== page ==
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One of the many disturbing dimensions of Freddie Gray’s death after riding in a Baltimore Police van is how little the public knows about the circumstances.
A boarded-up building in Baltimore on April 29, 2015. Image: Talk Radio News
One of the many disturbing dimensions of Freddie Gray’s death after riding in a Baltimore Police van is how little the public knows about the circumstances. We have collectively been kept in the dark, even though several police officers were in the van with Gray and presumably know a great deal that the rest of us do not. No doubt this asymmetry is a source of anger to Baltimore residents.
We might have consoled ourselves with the usual bureaucratic platitude that officials do not comment on ongoing investigations, but even now, with the police investigation concluded, those officials are silent about the cause of death.
Well, almost silent. An anonymous source within the Baltimore Police Department has leaked to the Washington Post a document quoting an unnamed prisoner, also reputedly in the van, who testifies that Gray “was intentionally trying to injure himself.”
Thus the same police who are unwilling to share the facts they have known since the day they arrested Gray are very much willing to distribute exculpatory testimony of unknown provenance under a shroud of non-official disclosure. What exactly is going on here? If the testimony is true, why not announce it officially? If it is false, or one view among competing views, what is the purpose of the leak, except to gaslight the public? Or are we witnessing the early stages of a campaign to temper outrage in advance of a finding that police are not culpable, either because they are definitively innocent of wrongdoing or because there is insufficient evidence to sustain charges?
In this context, it is no surprise that the twenty-five-year-old Gray’s extensive arrest record is making the rounds on right-wing media, such as Fox News and the Daily Caller. As Reason’s Ed Krayewski explains, the rap sheet tells us nothing about how or why Gray died, only why he ran from police. But along with the selective leak and photos of the man’s scowling visage, the rap sheet is doing for Gray what pot-smoking allegations did for Trayvon Martin, stolen cigars did for Michael Brown, and accusations of illegal cigarette sales did for Eric Garner: damning the deceased with the taint of criminality and self-endangerment, the easier to justify his death.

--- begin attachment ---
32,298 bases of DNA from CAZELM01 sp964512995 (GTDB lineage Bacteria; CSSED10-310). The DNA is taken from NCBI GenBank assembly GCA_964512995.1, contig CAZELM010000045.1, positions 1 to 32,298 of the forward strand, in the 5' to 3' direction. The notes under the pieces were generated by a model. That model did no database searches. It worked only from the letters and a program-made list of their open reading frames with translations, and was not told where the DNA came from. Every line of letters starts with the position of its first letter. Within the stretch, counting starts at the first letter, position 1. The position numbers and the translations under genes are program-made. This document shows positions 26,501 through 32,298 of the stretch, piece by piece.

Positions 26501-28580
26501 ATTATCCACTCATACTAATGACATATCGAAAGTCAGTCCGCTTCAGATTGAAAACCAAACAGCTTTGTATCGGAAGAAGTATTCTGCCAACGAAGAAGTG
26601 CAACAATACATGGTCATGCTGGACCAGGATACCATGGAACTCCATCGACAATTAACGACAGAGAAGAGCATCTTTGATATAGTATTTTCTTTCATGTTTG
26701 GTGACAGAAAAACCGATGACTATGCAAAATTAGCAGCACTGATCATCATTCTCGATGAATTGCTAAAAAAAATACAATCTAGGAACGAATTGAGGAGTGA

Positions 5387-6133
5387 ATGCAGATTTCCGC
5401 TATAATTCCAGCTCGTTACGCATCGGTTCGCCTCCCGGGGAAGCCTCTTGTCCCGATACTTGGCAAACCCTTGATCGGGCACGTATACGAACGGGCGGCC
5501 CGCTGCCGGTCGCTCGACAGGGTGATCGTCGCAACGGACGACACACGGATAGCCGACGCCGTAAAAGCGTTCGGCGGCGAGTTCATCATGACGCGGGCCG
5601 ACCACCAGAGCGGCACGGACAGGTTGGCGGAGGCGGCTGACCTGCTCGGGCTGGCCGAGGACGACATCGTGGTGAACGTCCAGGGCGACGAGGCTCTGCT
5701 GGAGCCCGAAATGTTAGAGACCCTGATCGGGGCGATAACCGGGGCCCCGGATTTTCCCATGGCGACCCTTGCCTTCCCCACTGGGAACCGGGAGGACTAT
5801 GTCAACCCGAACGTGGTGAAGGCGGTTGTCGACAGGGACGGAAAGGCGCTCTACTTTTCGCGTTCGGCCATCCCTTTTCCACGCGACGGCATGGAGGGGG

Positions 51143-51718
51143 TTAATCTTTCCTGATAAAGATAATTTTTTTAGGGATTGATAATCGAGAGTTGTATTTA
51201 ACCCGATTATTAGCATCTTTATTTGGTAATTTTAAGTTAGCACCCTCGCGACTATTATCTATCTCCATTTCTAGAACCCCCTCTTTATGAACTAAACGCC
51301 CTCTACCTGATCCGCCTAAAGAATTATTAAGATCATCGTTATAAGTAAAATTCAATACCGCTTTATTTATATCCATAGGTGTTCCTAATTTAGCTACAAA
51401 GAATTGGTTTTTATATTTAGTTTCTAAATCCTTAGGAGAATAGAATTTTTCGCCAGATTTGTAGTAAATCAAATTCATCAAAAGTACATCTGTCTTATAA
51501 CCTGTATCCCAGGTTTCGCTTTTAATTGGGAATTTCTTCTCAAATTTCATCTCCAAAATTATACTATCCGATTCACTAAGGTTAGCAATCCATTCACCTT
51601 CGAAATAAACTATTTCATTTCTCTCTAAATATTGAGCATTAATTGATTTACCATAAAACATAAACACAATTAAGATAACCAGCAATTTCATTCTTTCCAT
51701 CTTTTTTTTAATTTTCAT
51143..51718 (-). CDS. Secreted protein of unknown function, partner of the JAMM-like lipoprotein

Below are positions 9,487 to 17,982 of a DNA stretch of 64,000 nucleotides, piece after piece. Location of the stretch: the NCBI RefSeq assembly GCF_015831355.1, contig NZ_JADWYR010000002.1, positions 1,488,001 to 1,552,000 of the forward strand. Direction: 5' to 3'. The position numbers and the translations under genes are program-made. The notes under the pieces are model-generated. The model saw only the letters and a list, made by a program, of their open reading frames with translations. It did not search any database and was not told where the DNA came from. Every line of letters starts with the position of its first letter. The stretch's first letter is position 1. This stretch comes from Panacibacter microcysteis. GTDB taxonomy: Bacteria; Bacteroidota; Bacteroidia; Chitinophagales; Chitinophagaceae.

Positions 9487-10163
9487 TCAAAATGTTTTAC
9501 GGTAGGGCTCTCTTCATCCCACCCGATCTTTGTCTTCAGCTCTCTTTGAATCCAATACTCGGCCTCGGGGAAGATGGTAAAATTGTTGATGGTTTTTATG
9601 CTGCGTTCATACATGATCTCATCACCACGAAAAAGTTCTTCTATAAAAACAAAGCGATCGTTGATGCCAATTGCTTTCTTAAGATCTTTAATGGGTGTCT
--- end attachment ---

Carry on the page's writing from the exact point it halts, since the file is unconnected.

The leaked information does for Gray what stolen cigars did for Michael Brown and accusations of illegal cigarette sales did for Eric Garner.
That all this is happening amid great uncertainty about Gray’s demise is only fitting. At the risk of discounting individual lives lost and ruined, what matters most for the nation as a whole is the pattern, not the specifics of each instance. Those details of course matter from the perspective of the justice system, but the pattern provides the background against which those specific facts are interpreted in our wider politics.
Freddie Gray is another black man who was alive until a police encounter, and in response officials—talking when it suits them, keeping mum when it doesn’t—and ideological supporters of police are doing what they can to spin the story against the one witness who can’t speak whether he would want to or not. The dead man is once again forced to defend himself, while authorities manipulate public opinion from a position of greater knowledge.
Reflecting on the announcement of the non-indictment of Darren Wilson in Brown’s killing, long-time Boston Review contributor Colin Dayan wrote at Al Jazeera America of “a carefully orchestrated performance” by Missouri prosecutor Robert McCulloch as he delivered the news. His was “the posture of casual but absolute power along with the recognition that it cannot be stemmed.” The performance of public officials in Baltimore has been more reactive, less practiced, but it is a performance nonetheless. We are witnessing a theatre of ideas, in which the categories—authority and citizen, cop and ghetto black, presumptively justified police action and inherently unjustifiable thug violence—that determine the larger trajectory of urban politics are distinguished and produced.
It may be that police did nothing to hurt Gray. But instead of saying so, they are maintaining a state of unrest fueled by doubt. Protestors understand that they are marching for more than Gray, and officials understand this too. Protestors are marching against unjust institutions of coercion and control. In response, those officials have turned to propaganda—sometimes overt, sometimes subtle, sometimes unspoken.
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